Cellular
Automata
•
Grid of cells, connected to neighbors
–
Spatial
organization.
Typically
1
or
2
dimensional
•
Time and space are both discrete
•
Each
cell
has
a
state
–
Cell’
s
state
at
t+1
depends
only
on
states
of
its
neighbors
and
itself
at
t.
Behavior
is
determined
locally
Onedimensional
Cellular
Automata
Transition Rules
Time
Wolfram’
s
Classification
Scheme
•
I: Steady state at end
•
II
Repetitive
cycle
•
III: Randomlike behavior
–
Rule
30
–
Cannot
compress
behavior
(other
than
by
using
Rule
30)
•
IV: Complex patterns with local structures that move through
space/time
–
Edge
of
Chaos?
(Langton,
Crutchfield,
Kauffman)
–
Langton’
s
Lambda
parameter
•
Number of rules producing a live cell/Total number of rules
–
Not
too
rigid
and
not
too
fluid
–
Information
can
be
effectively
transmitted
Type
1:
Steadystate
Patterns
Type
2:
Repetitive
Cycles
Type
3:
Randomlike
patterns
Type
4:
Local
Structures
that
Move
Langton’
s
Lambda
Parameter
=10/32, Type II
=12/32, Type IV
=14/32, Type III
Rule
30
(Wolfram,
2002)
This
rule
produces
complex
patterns
with
even
the
simplest
initial
condition
(one
“
on”
cell)
Sensitivity
to
initial
conditions
Changing
one
cell
in
initial
seed
pattern
causes
a
cascade
of
changes
Rule 30
Rule 22
Cellular
Automata
Terminology
•
Cellspace: define a lattice structure with maximum
extent of n columns and m rows
•
Moore neighborhood: N, S, E, W and diagonal neighbors
•
Von Neumann: only N, S, E, W cells
L
(
i
,
j
)

i
,
j
N
,
0
i
n
,
0
j
m
N
i
,
j
k
,
l
L
k
i
1
and
l
j
1
N
i
,
j
k
,
l
L
k
i
l
j
1
n
m
Cellular
Automata
Terminology
•
Totalistic rules
–
the state of the next state cell is only dependent upon the sum of the
states of the neighbor cells
•
Reversible rules
–
No application of the rules loses any information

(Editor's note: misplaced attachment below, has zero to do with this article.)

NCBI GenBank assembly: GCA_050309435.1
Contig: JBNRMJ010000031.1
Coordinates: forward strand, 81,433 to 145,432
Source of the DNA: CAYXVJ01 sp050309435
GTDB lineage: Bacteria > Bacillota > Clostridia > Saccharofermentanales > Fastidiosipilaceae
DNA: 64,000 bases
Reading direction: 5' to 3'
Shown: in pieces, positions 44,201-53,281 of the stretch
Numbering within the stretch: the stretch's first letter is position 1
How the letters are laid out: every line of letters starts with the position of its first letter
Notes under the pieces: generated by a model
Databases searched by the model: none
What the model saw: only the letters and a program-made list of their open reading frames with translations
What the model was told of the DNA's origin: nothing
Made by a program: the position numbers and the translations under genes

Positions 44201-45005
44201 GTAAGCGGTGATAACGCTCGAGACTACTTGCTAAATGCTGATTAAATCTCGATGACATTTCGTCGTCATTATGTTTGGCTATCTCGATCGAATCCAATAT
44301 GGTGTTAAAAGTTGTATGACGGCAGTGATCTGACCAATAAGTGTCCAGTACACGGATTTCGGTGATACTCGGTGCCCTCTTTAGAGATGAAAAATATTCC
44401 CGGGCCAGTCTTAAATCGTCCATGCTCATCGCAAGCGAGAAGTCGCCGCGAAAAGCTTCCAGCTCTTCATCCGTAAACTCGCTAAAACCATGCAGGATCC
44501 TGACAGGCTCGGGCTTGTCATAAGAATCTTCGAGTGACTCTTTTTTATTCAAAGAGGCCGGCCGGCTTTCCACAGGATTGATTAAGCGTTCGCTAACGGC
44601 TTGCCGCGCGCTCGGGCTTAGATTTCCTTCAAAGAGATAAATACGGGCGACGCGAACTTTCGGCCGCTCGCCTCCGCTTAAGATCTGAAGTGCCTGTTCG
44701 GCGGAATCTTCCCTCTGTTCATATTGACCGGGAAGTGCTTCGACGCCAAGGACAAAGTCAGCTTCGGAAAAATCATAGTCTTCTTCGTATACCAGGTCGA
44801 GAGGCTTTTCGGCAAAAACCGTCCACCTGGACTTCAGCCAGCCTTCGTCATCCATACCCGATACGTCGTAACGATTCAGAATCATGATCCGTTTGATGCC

–
For every obtainable state there is only state that can produce it
–
Atypical, because these do not incorporate cell interactions
–
Sometimes applied in modeling physical systems (e.g. billiard balls)
Cellular
Automata
Broadened
•
Mobile automata
–
A single active cell, which updates its position and state
•
Turing Machines
–
The active cell has a state, and states determine which transition rule is
applied
•
Substitution Systems
–
On each iteration, each cells is replaced with a set of cells
•
Tag systems
–
Remove cells from left, and add to the right depending on removed cells
•
Continuous state systems
–
On each iteration, each cells is replaced with a set of cells
•
Asynchronously updating systems
Mobile
automata
Turing
Machines
Substitution
System
Cantor’s
Set
Fractals
•
Selfsimilarity at multiple scales
•
Formed by iteration
•
Fractional dimensionality
–
The Cantor set: replace every 1 pattern with 101 with same length
–
Cantor set = the points remaining 1 when this is applied infinite times
–
Infinite number of points, but no length
–
A = measure of a measuring device
–
An object has N units of measure A
N
1
A
D
D=
dimensionality
D
log(
N
)
log
1
A
If
A=
1/3
and
D
=2,
N=9
If
A=
1/3
and
D
=1,
N=3
Cantor’s
Set
A = 1/3, N= 2, so D=log(2)/log(3)
A = 1/9, N= 4, so D=log(4)/log(9)
A
1
3
T
,
N
2
T
,
D
log
2
T
log
3
T
T
log(
2
)
T
log(
3
)
0.6309
Dimensionality is between 0 and 1
Hilbert’s
Space
Filling
Curve
•
Dimensionality
=
2
as
iterations
go
to
infinity
even
though it is a single line
•
Fractals: measure of object increases as the measuring
device
decreases
2D
substitution
systems
LSystems
for
plant
growth
Substitution system
Continuous
State
Cellular
Automata
•
Each cell’s state is based on a numeric function of
neighbors
–
Diffusion = each
–
cell’s state is average of itself and its 2 neighbors
•
Space,
state,
and
time
can
all
be
continuous
–
Partial differential equations: Specify the rate at which gray levels change with time
at every point in space. Depends on gray level at each point in space, and on the